No major news today on whether Abel Maldonado will... or won't... be California's next lieutenant governor. But new comments from the leader of the state Senate seem to acknowledge one part of the deliberations... or rather, six billion parts.
As in the $6.3 billion of missing dollars needed to balance the current budget... a deficit that may require the vote of Senator Maldonado to resolve.
Senate President pro Tem Darrell Steinberg was asked about the Maldo decision this afternoon shortly before he delivered remarks at a ceremony outside the statehouse. Steinberg again shied away from any firm yay-or-nea comments, but also reiterated that he's in "no rush" to give the Central Coast legislator a final answer on becoming the next 'Lite Guv.'
Still, Steinberg made it clear that the state's newly projected budget deficit in the year ending next July looms large over the confirmation process. He said it's important that the Senate have a "full compliment" of members when weighing mid-year budget reductions.
A reasonable translation of that would seem to be: we need Maldonado for one of the 27 votes to pass a budget fix, and that means he stays in the Senate until that happens.
If, in fact, that's a correct reading... then count on this: it will be a crazy month from the time Governor Arnold Schwarzenegger unveils his new budget proposal in January until time runs out on the Legislature to confirm or reject Maldonado as lieutenant governor.
Remember that the 2009 version of this deficit saga lasted until February 19, though that was a $42 billion deal -- double the size of this year's shortfall plus the one projected for the coming fiscal year. The Maldonado appointment as Lite Guv must be acted on by February 22, or else he automatically gets the job.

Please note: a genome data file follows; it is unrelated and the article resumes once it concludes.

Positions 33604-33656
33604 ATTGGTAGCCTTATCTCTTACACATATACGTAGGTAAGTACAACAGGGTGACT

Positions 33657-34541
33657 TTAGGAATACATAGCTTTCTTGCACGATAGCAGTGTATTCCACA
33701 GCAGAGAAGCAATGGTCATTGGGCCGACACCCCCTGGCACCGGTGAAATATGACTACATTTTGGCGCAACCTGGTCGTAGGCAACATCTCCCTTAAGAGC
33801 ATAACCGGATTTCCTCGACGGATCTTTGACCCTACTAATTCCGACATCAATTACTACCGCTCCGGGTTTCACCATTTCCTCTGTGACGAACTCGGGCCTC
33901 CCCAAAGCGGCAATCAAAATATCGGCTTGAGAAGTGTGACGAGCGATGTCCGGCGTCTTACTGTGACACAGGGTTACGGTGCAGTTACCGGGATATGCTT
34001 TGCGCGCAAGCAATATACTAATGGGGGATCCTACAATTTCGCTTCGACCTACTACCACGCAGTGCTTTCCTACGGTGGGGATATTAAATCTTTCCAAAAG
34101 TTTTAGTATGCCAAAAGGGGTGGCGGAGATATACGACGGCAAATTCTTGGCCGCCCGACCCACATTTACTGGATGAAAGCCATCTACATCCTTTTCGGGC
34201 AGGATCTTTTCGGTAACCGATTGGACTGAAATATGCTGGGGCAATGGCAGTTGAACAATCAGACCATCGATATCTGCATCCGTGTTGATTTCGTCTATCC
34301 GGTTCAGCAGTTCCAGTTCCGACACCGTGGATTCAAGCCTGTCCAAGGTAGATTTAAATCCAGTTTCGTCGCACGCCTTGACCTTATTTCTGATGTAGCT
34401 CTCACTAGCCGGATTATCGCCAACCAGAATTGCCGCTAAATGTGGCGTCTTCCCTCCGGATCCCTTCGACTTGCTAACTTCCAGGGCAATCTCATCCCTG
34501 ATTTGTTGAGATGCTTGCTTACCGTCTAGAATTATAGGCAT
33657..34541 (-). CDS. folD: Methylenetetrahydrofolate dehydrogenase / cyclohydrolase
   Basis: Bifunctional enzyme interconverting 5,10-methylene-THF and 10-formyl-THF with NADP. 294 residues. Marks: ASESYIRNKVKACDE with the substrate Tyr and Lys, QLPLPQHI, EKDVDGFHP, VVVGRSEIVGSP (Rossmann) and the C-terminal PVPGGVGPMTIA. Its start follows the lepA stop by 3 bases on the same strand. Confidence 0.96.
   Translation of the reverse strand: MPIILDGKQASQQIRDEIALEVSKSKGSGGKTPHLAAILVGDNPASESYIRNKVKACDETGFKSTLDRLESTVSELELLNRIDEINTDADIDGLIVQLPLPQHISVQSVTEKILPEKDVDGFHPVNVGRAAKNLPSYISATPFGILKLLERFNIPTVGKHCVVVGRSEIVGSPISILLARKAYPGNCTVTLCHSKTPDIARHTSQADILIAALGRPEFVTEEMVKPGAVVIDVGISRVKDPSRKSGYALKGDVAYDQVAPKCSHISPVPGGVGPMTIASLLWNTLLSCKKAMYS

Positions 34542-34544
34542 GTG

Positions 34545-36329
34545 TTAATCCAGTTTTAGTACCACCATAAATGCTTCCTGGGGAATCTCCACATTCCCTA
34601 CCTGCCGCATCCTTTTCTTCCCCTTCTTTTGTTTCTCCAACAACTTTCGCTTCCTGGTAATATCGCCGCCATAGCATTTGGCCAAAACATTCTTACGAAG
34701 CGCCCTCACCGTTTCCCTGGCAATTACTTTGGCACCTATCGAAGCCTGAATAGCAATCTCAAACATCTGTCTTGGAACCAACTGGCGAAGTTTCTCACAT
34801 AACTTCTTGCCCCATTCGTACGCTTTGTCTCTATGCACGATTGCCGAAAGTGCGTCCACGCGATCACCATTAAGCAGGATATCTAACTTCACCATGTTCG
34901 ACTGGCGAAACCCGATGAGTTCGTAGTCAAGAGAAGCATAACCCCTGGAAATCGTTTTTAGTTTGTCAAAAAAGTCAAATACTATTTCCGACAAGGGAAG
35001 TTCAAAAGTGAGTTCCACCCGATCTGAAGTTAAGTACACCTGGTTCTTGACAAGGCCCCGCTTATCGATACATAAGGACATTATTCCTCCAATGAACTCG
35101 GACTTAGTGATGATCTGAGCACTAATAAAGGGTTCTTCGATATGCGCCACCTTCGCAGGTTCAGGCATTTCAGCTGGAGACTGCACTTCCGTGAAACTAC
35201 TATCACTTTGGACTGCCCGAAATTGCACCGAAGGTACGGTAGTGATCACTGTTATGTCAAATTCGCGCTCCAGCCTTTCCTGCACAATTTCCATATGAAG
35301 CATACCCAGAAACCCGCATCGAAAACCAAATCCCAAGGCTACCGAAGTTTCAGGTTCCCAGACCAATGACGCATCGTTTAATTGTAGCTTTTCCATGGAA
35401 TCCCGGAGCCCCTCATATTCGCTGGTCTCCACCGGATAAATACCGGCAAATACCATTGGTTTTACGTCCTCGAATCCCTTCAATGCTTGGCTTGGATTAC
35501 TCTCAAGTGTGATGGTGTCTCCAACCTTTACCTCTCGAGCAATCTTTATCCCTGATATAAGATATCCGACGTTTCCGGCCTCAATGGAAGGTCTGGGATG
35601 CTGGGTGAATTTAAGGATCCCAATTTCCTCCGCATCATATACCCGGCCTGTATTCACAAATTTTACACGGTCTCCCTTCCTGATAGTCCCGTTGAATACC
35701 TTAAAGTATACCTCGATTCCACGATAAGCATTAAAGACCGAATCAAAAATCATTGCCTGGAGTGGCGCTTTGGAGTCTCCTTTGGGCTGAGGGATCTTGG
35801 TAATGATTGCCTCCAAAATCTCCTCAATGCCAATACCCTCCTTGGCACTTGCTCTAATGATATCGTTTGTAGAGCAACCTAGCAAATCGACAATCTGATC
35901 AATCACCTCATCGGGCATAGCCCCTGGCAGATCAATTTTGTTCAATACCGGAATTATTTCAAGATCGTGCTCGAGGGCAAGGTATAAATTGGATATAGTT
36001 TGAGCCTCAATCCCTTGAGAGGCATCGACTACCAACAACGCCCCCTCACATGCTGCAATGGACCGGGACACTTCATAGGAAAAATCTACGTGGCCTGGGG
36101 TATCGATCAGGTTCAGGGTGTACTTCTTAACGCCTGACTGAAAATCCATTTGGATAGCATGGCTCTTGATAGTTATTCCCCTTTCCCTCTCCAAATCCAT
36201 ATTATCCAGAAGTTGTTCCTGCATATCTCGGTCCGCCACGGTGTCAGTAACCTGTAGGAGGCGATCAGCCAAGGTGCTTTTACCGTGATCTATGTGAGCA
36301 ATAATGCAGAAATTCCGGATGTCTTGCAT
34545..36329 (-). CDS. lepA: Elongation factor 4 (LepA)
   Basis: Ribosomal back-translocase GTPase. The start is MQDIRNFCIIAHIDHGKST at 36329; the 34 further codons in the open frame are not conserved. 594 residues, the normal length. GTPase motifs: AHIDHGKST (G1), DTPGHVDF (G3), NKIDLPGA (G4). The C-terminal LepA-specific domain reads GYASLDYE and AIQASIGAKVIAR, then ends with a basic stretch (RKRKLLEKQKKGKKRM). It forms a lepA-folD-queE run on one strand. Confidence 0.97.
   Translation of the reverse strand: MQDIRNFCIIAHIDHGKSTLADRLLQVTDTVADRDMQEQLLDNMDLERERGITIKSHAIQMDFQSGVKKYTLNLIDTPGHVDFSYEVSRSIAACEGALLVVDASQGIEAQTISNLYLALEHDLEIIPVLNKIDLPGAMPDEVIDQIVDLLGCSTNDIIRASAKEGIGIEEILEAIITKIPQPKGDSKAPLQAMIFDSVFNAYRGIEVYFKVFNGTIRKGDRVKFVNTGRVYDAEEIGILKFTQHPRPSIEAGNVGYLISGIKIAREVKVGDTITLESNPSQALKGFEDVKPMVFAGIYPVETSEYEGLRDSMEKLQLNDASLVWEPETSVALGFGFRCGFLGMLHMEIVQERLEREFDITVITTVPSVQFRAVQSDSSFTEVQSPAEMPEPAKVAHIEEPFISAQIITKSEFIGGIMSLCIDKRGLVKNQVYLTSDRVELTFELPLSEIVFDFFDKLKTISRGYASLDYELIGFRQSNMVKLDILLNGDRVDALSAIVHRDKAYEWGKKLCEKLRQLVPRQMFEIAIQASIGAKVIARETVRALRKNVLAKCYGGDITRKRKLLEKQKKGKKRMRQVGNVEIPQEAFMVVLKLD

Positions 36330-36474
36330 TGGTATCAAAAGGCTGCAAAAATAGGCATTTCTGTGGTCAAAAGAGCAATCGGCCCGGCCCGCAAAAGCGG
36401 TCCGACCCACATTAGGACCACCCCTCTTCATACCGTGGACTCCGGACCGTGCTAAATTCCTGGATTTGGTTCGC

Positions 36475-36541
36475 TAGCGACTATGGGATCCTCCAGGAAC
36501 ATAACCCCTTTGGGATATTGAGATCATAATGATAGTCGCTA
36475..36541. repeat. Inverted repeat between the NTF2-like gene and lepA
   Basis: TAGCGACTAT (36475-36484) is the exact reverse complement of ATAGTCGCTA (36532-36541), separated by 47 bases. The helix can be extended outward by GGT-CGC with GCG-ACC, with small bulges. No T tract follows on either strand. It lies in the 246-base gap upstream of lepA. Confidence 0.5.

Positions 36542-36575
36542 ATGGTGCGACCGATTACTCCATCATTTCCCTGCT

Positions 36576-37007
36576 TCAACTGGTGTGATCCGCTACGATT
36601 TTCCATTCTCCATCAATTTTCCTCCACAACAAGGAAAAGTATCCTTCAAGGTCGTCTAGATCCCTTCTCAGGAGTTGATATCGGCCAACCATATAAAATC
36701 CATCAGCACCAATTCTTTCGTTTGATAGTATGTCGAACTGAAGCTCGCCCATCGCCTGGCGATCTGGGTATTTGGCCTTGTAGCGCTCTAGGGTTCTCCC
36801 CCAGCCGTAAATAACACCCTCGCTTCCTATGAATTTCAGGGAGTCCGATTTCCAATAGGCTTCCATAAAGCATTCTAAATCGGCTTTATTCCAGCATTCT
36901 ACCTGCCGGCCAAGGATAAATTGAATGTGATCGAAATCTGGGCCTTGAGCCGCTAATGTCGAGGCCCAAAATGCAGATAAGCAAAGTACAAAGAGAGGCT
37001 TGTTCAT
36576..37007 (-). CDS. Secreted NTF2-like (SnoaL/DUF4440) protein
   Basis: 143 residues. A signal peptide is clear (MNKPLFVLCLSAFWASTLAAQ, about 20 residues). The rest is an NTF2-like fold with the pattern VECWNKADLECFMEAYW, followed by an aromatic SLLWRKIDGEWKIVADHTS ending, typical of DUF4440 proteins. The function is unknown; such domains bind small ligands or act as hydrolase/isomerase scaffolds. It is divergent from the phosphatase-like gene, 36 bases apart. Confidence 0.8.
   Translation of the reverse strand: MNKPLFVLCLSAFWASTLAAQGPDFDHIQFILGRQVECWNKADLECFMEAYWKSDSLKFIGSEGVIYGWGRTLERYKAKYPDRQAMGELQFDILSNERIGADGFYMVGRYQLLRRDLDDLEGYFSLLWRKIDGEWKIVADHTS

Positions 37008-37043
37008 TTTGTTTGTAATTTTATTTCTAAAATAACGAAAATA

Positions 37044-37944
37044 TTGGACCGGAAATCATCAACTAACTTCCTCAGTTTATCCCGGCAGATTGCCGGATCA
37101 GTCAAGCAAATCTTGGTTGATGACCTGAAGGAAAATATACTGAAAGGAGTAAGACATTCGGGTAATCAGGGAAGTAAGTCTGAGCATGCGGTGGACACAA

Remember, too, that the Legislature often only acts when faced with an immovable deadline. And this would certainly fall into that category.
Of course, if Maldonado truly plans to be Schwarzenegger's "soulmate," one would assume that his budget vote will be in line with whatever the Governor wants. That would be different than what happened this past February, when Maldo demanded (among other things) a 12-cents-per-gallon hike in the gas tax removed from the deficit deal struck by Schwarzenegger and legislative leaders, in exchange for his vote.
For his part, the Governor today continued his characterization of the Maldonado selection as an affirmation of bipartisanship. "In the end," he said at a Sacramento education event, "[Democrats] will ask themselves the question: shouldn't we reward someone that is in the [political] center?"
Maldonado has made it clear that he intends to seek the Lite Guv position, no matter what, next year; and there may even be one less contender for that position among GOP ranks, which would further increase the Republican's chances come November.
For now, reading the tea leaves any further is hazardous. Suffice it to say that the two big Capitol stories in the first few weeks of 2010 are going to be inextricably linked.